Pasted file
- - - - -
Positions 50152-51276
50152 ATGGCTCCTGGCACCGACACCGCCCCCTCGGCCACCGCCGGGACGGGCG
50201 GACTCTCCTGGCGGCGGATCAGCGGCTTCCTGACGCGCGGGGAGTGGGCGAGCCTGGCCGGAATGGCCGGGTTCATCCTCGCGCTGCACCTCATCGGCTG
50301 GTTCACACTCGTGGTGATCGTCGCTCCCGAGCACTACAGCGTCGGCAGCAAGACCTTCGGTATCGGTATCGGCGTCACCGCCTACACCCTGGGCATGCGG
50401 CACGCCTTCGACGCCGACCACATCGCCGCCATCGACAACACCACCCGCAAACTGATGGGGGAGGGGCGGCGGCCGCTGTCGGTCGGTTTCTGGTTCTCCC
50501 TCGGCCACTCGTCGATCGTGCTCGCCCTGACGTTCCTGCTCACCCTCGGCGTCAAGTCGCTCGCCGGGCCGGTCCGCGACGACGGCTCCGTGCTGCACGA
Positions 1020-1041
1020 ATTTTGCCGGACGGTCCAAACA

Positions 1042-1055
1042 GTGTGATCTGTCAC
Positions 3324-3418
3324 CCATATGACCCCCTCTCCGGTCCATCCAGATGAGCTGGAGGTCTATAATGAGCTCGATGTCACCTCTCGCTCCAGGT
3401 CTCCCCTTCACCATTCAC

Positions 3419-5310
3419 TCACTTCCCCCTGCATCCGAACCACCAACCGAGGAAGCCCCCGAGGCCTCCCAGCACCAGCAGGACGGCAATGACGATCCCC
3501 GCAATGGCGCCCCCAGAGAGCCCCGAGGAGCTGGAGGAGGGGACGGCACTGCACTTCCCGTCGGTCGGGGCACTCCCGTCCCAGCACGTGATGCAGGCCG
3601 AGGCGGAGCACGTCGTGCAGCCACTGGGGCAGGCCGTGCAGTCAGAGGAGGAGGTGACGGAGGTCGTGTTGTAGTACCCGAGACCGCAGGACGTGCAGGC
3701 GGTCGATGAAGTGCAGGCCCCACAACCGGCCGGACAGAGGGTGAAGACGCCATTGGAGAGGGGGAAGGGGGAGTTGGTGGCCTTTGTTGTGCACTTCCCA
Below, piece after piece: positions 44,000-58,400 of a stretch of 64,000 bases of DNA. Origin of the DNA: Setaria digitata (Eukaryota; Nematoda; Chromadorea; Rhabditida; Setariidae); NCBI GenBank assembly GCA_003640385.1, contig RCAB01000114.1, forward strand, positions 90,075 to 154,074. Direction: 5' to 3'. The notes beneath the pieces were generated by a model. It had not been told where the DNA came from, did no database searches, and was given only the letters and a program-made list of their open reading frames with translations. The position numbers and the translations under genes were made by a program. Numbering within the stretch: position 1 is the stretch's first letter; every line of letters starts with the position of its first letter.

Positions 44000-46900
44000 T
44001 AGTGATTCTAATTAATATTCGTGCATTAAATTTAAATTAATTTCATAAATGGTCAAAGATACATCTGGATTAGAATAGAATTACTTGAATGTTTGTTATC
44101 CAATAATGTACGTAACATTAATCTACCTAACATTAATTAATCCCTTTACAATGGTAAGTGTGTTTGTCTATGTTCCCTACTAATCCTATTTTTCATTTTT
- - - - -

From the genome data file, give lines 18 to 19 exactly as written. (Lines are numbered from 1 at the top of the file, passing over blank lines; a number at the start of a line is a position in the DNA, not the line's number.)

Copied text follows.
3701 GGTCGATGAAGTGCAGGCCCCACAACCGGCCGGACAGAGGGTGAAGACGCCATTGGAGAGGGGGAAGGGGGAGTTGGTGGCCTTTGTTGTGCACTTCCCA
Below, piece after piece: positions 44,000-58,400 of a stretch of 64,000 bases of DNA. Origin of the DNA: Setaria digitata (Eukaryota; Nematoda; Chromadorea; Rhabditida; Setariidae); NCBI GenBank assembly GCA_003640385.1, contig RCAB01000114.1, forward strand, positions 90,075 to 154,074. Direction: 5' to 3'. The notes beneath the pieces were generated by a model. It had not been told where the DNA came from, did no database searches, and was given only the letters and a program-made list of their open reading frames with translations. The position numbers and the translations under genes were made by a program. Numbering within the stretch: position 1 is the stretch's first letter; every line of letters starts with the position of its first letter.